Strangely enough, I've always liked politics, although not simply because I'm singularly interested in political matters. Actually, the political arena may be the single best place to watch and learn about people. Few other topics stir as much passion as politics and religion. I mention religion primarily because it has seemingly become an integral part of politics in recent years. For me, it seems a rather difficult and dangerous marriage.

As I've found myself in conversations at numerous blogs this past two weeks, some interesting, if not troubling, patterns have emerged. Conventional thinking is that the internet allows people to breech the divide of distance in order to share ideas and observations. To a degree that is true. However, I see much of this new "communication" being less about communicating and more about contentious attacks. Most fascinating is the fact that this behavior takes place at sites where one would expect more consensus than conflict and yet the opposite is just as likely.

It's not uncommon to find a Democrat denigrating another Democrat or a Republican insulting another Republican. There is little cohesion to be found in either camp. The notion of the collective body politic has seemingly been reduced to everybody is their own singular body politic.

Two particular "discussions" come to mind; one about Howard Dean and one about Joe Biden. Granted, I have opinions about both men but these two discussions were primarily nothing more than toss downs. If anger were an odor, I would have had to move away from my computer screen. During the discussion, I inserted what were primarily balanced observations about both men. I was ignored. The conversations could not be moved beyond polarization.

Much like my trip around the world, my travels on the internet bring me to similar conclusions. I'm reminded of a play I saw in New York in the early nineties, Angels in America. The play encapsulates the events at the end of the twentieth century into a prelude about the choices of the coming century. The play heralds the arrival of a new order, a new awareness, and a new politic. The message is one of hope and anticipation for the approaching millennium despite the many issues plaguing the world at the time.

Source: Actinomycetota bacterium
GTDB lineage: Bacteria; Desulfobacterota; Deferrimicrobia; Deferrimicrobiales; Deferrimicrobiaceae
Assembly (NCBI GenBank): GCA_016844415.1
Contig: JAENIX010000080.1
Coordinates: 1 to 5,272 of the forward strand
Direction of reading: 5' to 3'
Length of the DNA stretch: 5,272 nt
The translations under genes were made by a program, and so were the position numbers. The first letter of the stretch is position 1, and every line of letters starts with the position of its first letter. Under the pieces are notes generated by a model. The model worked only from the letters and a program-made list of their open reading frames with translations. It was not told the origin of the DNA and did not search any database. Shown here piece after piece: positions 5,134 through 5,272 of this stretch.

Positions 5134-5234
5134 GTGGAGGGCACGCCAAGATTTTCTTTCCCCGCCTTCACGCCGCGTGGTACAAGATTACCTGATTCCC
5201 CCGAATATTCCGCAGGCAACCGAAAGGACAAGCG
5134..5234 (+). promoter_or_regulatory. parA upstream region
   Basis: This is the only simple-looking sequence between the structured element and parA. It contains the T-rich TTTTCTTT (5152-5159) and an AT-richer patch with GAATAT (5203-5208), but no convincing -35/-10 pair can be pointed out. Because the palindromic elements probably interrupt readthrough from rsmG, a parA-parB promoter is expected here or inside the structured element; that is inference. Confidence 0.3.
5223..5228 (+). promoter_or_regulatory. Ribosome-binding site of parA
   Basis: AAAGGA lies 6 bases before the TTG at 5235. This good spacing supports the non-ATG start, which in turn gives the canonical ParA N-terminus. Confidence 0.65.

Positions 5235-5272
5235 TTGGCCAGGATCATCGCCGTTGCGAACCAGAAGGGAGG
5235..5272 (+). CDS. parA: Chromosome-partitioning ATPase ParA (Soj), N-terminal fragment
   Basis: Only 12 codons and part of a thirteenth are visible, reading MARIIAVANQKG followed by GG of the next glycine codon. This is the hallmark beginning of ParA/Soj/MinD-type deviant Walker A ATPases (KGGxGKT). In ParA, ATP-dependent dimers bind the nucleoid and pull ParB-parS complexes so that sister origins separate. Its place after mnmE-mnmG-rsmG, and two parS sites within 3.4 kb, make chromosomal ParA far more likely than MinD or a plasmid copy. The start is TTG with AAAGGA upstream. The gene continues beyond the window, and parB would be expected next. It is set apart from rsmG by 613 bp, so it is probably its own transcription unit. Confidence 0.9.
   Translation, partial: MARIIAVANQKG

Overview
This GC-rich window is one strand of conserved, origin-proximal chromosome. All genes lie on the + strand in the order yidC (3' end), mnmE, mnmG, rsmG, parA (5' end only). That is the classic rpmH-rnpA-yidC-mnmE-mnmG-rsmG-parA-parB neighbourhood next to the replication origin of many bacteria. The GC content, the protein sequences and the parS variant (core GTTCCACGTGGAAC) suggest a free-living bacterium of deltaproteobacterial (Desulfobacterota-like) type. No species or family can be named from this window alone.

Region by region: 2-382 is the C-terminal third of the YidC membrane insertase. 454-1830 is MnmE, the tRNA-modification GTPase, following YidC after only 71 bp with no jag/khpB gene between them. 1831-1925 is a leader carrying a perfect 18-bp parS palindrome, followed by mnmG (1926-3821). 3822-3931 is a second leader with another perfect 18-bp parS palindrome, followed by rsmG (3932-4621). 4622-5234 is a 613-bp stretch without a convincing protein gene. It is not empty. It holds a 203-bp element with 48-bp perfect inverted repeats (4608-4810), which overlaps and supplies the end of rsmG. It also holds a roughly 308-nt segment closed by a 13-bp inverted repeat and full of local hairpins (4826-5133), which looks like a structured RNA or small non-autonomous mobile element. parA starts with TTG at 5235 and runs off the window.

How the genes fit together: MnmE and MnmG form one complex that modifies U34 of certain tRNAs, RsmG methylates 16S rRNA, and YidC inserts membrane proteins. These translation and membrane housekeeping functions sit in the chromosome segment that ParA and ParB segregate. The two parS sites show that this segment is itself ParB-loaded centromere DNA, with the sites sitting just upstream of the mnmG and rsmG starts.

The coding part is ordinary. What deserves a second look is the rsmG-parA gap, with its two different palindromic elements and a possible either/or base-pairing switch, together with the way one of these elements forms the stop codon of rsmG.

Sadly, little of Kushner's vision has materialized some six years into this new century. Dreams of new alliances have been met by growing fractures. Hopes of a collective spirit have been dashed by partisan rhetoric. The promise of technology has brought us nearer to each other though certainly not closer. Though we are some ten plus years beyond Kushner's dream, we are seemingly closer to Orwell’s imagined vision of some ten years prior.

Two weeks later and my passion for humanity is no worse for the wear. The task likely exceeds my prior perceptions. Each day brings us new possibilities and new opportunities to effect change. Like the metaphorical tree, we must each reach beyond the ground upon which we stand. If these connections we call the internet are to become a new web of interconnected roots whereby we all share in the waters that are our collective destiny, then we mustn't pollute the place from which it flows. Each of us must seek out change. Two weeks later and my expectations must grow accordingly. The millennium approaches. I'm hopeful we still have ninety-four years.

Daniel DiRito | April 14, 2006 | 10:16 AM